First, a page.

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At about 2pm we reached the campsite I had booked for the night. Loch Lomond is one of the few places in Scotland that restricts dispersed camping due to the area’s popularity and a permit is required to camp in one of a handful of locations along the loch . It was very early but it gave me a good chance to get the tent set up and to let it dry out, and just as it was up a very considerate breeze picked up to help.

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With now 6 hours to kill until bed time I put my water bottles in my pack and headed a half mile up the trail to the Rowardennan Hotel. I grabbed a bite to eat and drank a couple of good beers while chatting with some other WHW hikers, including two lovely American women from Arizona (whose names I forgot) and before too long it was 6pm and I headed back to camp to cook dinner and read a book.

Rangers showed up around 7pm to check my permit, and other campers came in about 8 although I was well ensconced in my tent by that time and didn’t even poke my head out until I had to take the dogs out at 9:30pm.

Three Days in the Brecon Beacons, April 2019

Day 1

A 5:45am start was not an ideal time to start a long day but with a 180 mile drive to the start of the trail I didn’t have much of a choice.

I had packed everything the night before, including my food bag which meant I ended up forgetting the cheese I bought for lunches. I only realized this half way to Wales and had to make a slight detour to pick some up or I wouldn’t have had enough food.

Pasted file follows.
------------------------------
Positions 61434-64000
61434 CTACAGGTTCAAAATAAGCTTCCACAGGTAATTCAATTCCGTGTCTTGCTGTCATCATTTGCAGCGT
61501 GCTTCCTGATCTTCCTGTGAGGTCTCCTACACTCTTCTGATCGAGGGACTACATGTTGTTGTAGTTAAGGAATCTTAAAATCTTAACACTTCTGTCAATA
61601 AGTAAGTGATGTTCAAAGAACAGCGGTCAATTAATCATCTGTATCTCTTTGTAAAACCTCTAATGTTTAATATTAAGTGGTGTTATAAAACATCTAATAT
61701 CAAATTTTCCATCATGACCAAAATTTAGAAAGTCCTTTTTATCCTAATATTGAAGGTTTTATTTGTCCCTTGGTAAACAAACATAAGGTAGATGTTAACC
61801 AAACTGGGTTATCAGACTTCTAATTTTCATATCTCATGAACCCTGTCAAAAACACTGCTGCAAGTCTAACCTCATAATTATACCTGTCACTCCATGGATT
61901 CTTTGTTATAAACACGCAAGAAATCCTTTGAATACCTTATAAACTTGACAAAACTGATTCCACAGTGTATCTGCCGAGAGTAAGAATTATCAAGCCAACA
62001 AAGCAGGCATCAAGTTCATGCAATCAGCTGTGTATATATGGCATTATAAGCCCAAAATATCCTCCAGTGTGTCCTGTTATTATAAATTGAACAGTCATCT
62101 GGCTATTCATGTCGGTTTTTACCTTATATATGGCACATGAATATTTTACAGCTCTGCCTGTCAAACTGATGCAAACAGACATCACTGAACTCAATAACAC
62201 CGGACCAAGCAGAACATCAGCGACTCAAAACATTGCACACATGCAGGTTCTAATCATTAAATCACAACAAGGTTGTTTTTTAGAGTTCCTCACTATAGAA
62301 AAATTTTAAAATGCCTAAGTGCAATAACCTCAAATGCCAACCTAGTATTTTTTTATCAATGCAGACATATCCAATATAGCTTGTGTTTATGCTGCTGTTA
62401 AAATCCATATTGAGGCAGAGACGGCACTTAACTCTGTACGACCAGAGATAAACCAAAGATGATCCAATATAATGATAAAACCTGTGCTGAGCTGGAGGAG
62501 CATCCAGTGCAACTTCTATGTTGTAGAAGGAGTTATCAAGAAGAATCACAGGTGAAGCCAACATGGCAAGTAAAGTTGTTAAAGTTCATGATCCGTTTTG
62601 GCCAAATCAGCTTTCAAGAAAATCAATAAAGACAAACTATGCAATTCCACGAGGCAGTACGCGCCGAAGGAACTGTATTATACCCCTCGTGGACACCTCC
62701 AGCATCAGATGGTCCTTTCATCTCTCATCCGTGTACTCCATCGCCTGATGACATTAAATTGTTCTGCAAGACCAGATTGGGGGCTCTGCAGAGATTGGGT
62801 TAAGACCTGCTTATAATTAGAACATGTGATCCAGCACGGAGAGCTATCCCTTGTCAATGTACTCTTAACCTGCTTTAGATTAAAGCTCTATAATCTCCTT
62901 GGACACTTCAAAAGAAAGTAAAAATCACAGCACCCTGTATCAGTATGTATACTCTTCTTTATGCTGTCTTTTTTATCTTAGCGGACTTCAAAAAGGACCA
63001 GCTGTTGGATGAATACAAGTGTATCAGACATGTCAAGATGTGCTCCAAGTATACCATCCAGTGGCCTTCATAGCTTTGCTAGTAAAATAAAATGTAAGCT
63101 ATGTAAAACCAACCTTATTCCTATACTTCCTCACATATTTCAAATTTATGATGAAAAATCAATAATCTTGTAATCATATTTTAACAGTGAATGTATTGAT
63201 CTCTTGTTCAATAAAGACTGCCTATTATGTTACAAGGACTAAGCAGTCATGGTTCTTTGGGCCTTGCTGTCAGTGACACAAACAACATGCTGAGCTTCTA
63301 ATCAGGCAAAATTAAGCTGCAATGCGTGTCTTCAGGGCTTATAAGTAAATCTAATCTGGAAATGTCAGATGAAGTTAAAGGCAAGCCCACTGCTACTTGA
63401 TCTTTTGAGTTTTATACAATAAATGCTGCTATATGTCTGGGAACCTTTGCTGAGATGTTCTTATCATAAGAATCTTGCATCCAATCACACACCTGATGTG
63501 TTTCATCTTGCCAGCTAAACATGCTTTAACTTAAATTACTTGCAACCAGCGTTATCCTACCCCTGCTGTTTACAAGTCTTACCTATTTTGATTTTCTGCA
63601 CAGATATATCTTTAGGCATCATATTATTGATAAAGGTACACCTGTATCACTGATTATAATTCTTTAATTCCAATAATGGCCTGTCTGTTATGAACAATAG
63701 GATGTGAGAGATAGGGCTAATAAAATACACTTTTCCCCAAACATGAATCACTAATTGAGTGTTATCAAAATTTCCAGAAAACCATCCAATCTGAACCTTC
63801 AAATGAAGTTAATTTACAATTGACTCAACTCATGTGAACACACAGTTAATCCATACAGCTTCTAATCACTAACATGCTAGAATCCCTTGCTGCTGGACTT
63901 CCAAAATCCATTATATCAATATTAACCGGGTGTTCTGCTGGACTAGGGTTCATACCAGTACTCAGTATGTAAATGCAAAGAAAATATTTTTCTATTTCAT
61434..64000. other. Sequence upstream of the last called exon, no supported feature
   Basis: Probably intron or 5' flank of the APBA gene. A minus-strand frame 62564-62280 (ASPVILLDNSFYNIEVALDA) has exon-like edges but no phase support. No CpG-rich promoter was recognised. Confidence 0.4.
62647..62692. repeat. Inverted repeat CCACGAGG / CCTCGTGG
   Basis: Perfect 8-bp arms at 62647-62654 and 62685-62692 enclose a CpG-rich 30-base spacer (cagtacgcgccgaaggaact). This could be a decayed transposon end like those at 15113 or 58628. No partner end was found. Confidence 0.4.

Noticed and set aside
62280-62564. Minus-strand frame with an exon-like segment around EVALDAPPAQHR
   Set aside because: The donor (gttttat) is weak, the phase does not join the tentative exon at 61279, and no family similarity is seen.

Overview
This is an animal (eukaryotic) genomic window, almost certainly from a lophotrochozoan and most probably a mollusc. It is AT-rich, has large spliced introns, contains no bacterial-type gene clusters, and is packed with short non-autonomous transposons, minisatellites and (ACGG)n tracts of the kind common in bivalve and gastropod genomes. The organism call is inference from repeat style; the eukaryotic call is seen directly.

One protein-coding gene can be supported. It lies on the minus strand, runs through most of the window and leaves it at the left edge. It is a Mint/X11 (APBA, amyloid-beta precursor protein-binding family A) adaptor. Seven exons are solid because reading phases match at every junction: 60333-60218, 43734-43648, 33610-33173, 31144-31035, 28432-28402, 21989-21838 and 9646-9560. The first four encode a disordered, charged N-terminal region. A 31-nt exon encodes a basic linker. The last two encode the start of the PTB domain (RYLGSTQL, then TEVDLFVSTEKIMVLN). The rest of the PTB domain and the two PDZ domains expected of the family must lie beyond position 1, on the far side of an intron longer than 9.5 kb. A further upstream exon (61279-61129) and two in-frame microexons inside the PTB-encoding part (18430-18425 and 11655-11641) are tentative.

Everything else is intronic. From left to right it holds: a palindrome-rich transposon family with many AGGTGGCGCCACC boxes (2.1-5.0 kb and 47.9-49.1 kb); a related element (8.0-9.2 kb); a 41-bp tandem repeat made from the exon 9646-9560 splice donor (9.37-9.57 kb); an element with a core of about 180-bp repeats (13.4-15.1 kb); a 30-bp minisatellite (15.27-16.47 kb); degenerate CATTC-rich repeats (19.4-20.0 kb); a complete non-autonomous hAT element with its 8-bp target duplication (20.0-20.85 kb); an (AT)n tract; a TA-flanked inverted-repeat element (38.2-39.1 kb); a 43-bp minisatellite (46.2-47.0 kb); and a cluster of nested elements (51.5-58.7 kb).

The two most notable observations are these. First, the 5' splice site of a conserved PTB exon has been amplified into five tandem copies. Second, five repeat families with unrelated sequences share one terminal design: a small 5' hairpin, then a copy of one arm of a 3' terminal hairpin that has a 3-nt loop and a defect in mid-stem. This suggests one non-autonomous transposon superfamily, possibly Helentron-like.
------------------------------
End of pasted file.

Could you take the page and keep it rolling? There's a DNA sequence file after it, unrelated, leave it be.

After a little bit of driving around the tiny village of Llangynidyr I finally found the parking lot I had been told about and met up with Nigel, one of two people who were joining me on the hike.

Within 20 minutes Rikka arrived off the bus. She wasn’t feeling great after a late night bus ride from London so wasn’t hopeful about the trip.

With bags on our backs we followed the road a short way and finally turned onto a track that led up through farm land towards Tor Y Foel. We made the decision to climb over the peak rather than skirting, a decision I was regretting about half way up.

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The sun was brutally beating down on us and we were all worried about our water supplies. The views from the top made the climb worth it and we took a break for lunch while absorving the wide panorama of peaks and valleys.

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We poured over the map for a while before deciding to do our route backwards. It was a better choice for water and for camping options.

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We descended Tor Y Foel and followed a track around peaks and above the reservoir before turning into a deep notch carved between two points. Sheep surrounded us and wild ponies chomped grass as we passed by, barely casting us a glance, and two lizards seemed to be in a weird battle of teeth.

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At a trail junction we turned right and headed across the wide open moorland where the camping would have been perfect…if there had been water. It was here that Rikka decided that she wanted to do her own thing and she stayed behind as we continhed across the heathland and down into the valley towards the reservoir.

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Nigel and I chatted as we left Rikka alone, a little worried as she didn’t have a map or know the area. She knew the way back though. (She was fine and met up with Nigel for another hike on the Monday I believe).

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As we neared the lake, with the sun sparkling off it like a thousand diamonds, we passed a cafe and stopped for an ice cream and a coffee…one of the joys of hiking in the UK…and we made a rough plan for the rest if the day.